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The Dark Knight

The last couple of months have been pretty hard for a number of reasons. Firstly, work has been busier than it's traditionally been for me at this time of year, which has cut down on the amount of time I've had to write. Secondly, the free time that I have had has been curtailed by fun and games with builders. The issues with the builders is a long story that I'm not going to recount fully here until it's been finally resolved, but suffice to say that it's been dragging out now since the beginning of the year, the problem still isn't solved and every time they come in to do work, I end up spending hours having to clean up after their clean-up. At some point, I'm going to write a short story about builders, just to get the feelings of frustration and rage out of my system. And finally, that remaining sliver of spare time has had to be divided between reading commitments for the T-Party and taking a look at my dad's book on World War I, which is due for submission to his publisher at the end of this month.

On the writing front, I'm almost at the 20,000 word stage and the eagle-eyed amongst you will note that this isn't much further along than I was last month. In my defence, I can say that I have made some progress on research for one of the historical scenes in the novel, which is set in Venice in the mid-fourteenth century whilst the city state is gripped by Black Death. Did I mention that I was writing a book aimed at teenagers?

Last night I went with a few other T-Party members to see The Dark Knight, which was an interesting film but needed about 30 minutes cut from it. I can see why everyone's raving about Heath Ledger's performance as the Joker, which seemed to me to cleverly incorporate elements from Ceaser Romero and Jack Nicholson's performances but at the same time remain an original and frightening interpretation. Aaron Eckhart also did an excellent job as the tragic Harvey Dent and I think that more mention should have been made in the press of Gary Oldman's performance as Jim Gordan because whilst his is not a flashy role, he manages to convey decency tempered by necessary compromise in a credible way.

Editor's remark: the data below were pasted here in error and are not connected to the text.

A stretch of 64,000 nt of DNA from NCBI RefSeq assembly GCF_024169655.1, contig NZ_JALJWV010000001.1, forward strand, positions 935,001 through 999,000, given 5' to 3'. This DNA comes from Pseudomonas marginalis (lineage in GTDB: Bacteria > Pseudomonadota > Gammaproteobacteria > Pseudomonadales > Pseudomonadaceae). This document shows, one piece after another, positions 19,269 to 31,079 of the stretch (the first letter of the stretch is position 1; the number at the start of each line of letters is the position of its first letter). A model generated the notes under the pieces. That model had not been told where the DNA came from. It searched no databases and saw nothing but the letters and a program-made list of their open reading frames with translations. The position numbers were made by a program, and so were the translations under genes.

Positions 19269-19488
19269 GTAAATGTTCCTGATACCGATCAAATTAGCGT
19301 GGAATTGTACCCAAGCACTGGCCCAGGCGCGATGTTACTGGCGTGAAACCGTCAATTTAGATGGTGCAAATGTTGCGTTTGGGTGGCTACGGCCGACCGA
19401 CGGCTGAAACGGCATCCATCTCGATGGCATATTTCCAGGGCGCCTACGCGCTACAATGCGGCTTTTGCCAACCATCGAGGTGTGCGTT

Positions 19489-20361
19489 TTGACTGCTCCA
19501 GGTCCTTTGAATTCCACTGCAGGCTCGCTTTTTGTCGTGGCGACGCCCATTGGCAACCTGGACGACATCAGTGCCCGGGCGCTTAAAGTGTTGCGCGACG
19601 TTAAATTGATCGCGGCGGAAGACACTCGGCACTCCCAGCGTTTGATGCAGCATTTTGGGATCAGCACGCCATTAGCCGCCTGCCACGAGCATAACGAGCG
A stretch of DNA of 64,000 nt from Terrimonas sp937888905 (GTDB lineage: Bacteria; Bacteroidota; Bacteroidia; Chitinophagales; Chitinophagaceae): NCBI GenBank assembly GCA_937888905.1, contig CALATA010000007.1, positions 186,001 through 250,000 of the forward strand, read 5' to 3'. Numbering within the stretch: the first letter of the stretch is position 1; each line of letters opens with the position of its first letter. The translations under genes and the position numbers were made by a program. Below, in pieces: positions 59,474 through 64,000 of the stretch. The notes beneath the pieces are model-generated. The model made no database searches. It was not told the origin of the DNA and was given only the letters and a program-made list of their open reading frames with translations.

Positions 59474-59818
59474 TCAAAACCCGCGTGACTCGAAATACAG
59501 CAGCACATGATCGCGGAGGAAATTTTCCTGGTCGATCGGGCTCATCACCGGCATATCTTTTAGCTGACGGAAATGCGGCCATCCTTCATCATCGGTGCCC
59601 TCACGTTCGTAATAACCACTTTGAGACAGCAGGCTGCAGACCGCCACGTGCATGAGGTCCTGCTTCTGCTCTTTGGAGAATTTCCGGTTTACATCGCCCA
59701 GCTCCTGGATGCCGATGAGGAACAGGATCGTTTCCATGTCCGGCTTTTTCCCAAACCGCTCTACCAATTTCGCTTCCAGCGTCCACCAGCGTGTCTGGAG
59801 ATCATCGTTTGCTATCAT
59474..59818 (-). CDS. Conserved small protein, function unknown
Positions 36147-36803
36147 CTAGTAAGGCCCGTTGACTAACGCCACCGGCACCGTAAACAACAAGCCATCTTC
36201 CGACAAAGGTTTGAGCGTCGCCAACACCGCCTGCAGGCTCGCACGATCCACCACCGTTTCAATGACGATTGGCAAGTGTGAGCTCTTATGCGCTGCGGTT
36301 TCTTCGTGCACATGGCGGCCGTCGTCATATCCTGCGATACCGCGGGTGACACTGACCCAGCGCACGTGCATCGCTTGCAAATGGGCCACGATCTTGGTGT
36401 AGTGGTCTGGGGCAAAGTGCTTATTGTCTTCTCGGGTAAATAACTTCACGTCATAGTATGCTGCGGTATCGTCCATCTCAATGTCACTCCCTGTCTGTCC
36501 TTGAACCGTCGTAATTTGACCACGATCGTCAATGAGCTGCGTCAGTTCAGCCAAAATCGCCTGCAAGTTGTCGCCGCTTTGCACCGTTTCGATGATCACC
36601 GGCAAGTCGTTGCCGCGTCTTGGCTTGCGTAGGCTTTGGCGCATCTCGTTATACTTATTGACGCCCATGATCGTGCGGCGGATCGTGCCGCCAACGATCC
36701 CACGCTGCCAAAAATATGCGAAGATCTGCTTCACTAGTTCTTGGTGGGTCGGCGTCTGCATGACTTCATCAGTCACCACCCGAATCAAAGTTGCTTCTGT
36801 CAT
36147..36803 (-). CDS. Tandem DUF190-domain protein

The big weakness of the film in my view was the fact that Batman at times seemed to be overshadowed by everyone else in the story, which made it difficult for me to emphasise with him. I think that the Nolan brothers tried to off-set this by inserting the love triangle element between Bruce, Harvey and Rachel and although I thought that Maggie Gyllenhall brought more strength to the role than Mrs Cruise did, Rachel just wasn't a developed enough character on the screen for me to connect with. Also, I have to say that while I'm a big fan of superhero movies, I'm getting a little tired of the female roles almost always falling into the following categories:

- loyal-but-ultimately-useless-and-always-needs-rescuing; or

- sexy-vamp-bitch-who's-in-league-with-the-baddies.

I'd love for a superhero film to have a female character who is neither of these things and able to stand up to the male lead without being hopelessly in love with him or dying for the greater good.

There aren't many films due for release in the near future that I'm particularly excited about, with the possible exception of Tropic Thunder, which had me falling about laughing during the trailer (particularly the scene where Ben Stiller's character licks a severed head). Both Twilight and the X-Files movie seem to have AVOID! written all over then, although a mate of mine is v. keen to see X Files and I said I'd check it out because I'm like that (i.e. stupid). Actually, I'm going to see The Dark Knight with her on Sunday at the IMAX theatre, so it'll be good to know if my opinions on it change with a second viewing.

Right, to the writing cave!